How the ’90s Made Us Who We Are Today (Whether We Like It or Not)
About the Book
What didn’t you like about the 1990s—the peace or the prosperity? Setting aside nostalgia for the end of the 20th century, this book takes a candid look at the decade after the Cold War and before 9/11, when America’s culture war began with the election of a media-savvy, Baby Boomer president (and his liberal feminist wife). Bill Clinton’s postmodern administration betokened gay equality, an education-based labor force and a race and gender-diverse workplace and government, panicking conservatives and sparking the 1994 Republican Revolution. Meanwhile, with the advent of the 24-hour cable news cycle and the Internet, a media “punditocracy” arose. Parsing every event from the O.J. Simpson trial to the Monica Lewinsky scandal, commentators and talk show hosts spun news, politics and pop culture until they became one thing. Beginning with the “Red and Blue” partitioning of America that would nurture the Tea Party, and ending with the 9/11 attacks, this examination of the 1990s demonstrates how the decade shaped the world we live in today.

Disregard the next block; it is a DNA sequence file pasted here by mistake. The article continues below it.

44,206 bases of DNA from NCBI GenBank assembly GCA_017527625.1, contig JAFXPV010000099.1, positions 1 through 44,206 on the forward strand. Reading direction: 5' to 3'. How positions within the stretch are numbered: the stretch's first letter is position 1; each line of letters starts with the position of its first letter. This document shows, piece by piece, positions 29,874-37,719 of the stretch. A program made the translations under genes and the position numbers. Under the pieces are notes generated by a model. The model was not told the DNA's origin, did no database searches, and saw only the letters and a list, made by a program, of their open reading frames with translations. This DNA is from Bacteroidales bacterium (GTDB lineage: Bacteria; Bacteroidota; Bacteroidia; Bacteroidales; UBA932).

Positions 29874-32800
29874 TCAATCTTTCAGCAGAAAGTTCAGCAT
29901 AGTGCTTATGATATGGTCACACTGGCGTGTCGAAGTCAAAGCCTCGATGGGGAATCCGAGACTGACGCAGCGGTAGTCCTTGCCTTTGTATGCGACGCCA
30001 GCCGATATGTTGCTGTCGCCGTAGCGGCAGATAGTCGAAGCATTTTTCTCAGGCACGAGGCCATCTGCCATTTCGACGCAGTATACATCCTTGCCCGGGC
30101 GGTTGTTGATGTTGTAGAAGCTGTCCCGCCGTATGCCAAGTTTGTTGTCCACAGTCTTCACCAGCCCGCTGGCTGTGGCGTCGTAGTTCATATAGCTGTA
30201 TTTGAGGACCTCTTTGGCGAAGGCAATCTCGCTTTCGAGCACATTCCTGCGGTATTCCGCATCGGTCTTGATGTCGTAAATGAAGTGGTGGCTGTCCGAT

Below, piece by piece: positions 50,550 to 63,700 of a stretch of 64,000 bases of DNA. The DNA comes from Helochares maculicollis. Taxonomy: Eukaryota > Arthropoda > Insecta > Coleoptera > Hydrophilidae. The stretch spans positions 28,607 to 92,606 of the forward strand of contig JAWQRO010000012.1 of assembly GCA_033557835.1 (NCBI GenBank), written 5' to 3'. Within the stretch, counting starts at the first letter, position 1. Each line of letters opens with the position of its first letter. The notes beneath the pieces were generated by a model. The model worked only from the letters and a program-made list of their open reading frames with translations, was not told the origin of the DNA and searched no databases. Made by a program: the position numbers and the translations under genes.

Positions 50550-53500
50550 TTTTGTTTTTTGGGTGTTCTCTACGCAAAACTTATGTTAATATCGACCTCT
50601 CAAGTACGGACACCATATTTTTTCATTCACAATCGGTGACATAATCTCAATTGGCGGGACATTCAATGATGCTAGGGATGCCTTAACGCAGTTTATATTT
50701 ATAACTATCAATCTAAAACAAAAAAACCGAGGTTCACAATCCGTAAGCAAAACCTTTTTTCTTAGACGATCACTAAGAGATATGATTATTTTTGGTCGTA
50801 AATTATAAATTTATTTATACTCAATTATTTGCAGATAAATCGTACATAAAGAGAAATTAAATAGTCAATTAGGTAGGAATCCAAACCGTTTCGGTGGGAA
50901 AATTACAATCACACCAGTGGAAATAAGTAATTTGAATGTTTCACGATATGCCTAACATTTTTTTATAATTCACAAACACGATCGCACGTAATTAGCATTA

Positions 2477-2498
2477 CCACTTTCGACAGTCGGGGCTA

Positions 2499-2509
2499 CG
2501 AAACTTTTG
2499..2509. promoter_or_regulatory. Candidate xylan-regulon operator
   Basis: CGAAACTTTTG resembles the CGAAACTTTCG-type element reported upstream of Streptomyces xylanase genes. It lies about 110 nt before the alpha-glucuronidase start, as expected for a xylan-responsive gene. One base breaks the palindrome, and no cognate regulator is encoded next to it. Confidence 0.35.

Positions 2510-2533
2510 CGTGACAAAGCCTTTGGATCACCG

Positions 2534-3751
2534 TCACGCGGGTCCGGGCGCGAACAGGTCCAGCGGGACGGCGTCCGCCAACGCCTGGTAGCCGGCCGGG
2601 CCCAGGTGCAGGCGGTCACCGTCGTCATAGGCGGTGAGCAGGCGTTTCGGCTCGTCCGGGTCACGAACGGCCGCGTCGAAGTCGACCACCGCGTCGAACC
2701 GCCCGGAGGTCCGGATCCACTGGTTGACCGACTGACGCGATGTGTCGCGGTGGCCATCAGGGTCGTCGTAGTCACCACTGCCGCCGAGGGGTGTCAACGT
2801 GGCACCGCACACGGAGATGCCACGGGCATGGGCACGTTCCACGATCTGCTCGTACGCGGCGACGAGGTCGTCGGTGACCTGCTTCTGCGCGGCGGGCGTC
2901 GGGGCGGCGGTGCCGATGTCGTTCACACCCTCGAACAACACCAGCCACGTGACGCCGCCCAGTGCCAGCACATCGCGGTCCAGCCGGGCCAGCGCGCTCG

About the Author(s)
Telly Davidson is an award-winning culture writer who has contributed to the Emmy-nominated Pioneers of Television and the WGA-endorsed The WRITE Environment series. He has written extensively on film, television, and music and was the lead Culture Columnist for The FrumForum (NewMajority) from 2009 to 2012. He lives in southern California.
Format: softcover (7 x 10)
Bibliographic Info: bibliography, index
Copyright Date: 2016
Book Reviews & Awards
- “Telly Davidson was a reliable and valued contributor to the FrumForum website 2009–2012. He is a witty commentator on popular culture, about which his knowledge is immense”—David Frum, CNN and Daily Beast regular contributor, author of How We Got Here: The ’70s, Dead Right, The Right Man, and The End of Evil
- “In the grand march of decades, few did more to create today’s America than the misunderstood 1990s. With enormous good humor and verve, Telly Davidson nails that mercurial decade, from its ideological slugfest between left and right to the explosion of new forms of pop culture on TV and at the movies. Having seemingly read, heard and watched everything, he makes an intrepid guide through the dark, wild forest of the recent past.”—John Powers, author of Sore Winners and contributing editor at Vogue